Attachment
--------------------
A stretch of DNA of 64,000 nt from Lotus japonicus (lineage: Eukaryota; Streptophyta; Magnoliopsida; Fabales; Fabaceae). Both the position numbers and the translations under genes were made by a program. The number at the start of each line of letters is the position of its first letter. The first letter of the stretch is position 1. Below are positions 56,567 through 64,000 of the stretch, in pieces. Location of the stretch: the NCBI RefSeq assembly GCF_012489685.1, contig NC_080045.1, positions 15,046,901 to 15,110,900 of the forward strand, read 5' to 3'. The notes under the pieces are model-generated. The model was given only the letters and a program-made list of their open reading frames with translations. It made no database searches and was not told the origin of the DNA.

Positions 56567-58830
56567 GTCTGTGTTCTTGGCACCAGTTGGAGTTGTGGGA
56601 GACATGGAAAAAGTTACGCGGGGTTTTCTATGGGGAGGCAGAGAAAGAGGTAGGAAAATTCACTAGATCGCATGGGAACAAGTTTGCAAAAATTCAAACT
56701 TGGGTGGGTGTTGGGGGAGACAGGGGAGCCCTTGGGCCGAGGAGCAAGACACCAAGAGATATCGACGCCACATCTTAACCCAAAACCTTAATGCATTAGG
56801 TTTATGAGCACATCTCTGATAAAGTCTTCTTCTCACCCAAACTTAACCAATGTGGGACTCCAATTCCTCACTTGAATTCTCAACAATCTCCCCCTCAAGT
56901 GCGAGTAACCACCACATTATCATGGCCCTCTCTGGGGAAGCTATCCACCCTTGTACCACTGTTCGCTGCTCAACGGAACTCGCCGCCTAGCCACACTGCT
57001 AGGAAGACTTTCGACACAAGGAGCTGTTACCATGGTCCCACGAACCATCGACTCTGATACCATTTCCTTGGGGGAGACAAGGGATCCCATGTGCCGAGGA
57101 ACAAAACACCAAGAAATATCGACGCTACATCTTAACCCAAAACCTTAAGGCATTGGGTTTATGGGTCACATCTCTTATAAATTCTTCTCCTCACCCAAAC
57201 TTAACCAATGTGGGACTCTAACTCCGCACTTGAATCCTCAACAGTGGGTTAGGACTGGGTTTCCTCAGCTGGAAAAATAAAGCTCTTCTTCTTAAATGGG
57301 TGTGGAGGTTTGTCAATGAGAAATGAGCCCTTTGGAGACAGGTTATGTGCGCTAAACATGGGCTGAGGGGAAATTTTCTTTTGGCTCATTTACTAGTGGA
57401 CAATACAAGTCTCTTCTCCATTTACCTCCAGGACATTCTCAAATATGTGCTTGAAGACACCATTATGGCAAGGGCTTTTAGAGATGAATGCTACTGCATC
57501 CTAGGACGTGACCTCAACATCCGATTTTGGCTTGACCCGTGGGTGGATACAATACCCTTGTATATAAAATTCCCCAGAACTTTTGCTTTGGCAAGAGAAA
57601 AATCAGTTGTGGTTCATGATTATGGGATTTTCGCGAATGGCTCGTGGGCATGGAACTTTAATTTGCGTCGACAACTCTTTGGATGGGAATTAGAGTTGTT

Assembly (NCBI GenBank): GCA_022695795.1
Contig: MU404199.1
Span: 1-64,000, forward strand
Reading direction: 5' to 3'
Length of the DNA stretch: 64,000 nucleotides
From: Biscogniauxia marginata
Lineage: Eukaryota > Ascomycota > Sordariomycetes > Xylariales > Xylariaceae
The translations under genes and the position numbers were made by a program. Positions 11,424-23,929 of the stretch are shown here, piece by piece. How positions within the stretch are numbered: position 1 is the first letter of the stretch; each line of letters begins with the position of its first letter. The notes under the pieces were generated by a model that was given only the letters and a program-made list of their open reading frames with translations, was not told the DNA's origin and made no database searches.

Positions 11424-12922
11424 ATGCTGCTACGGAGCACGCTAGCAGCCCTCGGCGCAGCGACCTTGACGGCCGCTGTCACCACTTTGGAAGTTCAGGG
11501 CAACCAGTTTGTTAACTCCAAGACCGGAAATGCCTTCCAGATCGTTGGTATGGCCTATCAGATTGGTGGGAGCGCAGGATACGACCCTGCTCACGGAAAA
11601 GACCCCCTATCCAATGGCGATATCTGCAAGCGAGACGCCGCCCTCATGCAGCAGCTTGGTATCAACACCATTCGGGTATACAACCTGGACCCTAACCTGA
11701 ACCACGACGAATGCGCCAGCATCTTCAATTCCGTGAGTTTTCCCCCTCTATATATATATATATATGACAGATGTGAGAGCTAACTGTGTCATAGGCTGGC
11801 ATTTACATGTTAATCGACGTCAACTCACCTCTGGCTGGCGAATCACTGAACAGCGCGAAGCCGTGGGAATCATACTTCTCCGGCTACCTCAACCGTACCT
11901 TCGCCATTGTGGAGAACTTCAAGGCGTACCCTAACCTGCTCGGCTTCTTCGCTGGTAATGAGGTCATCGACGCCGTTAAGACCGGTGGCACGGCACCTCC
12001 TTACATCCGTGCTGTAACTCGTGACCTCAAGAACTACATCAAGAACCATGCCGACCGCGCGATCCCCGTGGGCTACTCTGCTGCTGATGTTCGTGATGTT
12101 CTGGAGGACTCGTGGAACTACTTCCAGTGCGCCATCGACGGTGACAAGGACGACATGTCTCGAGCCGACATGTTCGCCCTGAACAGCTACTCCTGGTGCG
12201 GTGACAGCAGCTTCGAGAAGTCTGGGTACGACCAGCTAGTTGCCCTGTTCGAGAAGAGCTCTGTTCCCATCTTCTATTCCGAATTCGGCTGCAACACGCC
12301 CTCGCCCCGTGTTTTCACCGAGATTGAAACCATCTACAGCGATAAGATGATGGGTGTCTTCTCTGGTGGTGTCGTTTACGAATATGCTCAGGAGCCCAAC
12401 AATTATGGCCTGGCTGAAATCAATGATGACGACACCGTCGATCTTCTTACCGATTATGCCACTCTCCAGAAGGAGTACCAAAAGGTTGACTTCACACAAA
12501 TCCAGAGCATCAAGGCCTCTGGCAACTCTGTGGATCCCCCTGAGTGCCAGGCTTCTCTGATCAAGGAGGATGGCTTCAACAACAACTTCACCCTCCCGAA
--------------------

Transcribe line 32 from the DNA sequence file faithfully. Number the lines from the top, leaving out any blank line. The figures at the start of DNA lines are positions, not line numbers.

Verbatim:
12201 GTGACAGCAGCTTCGAGAAGTCTGGGTACGACCAGCTAGTTGCCCTGTTCGAGAAGAGCTCTGTTCCCATCTTCTATTCCGAATTCGGCTGCAACACGCC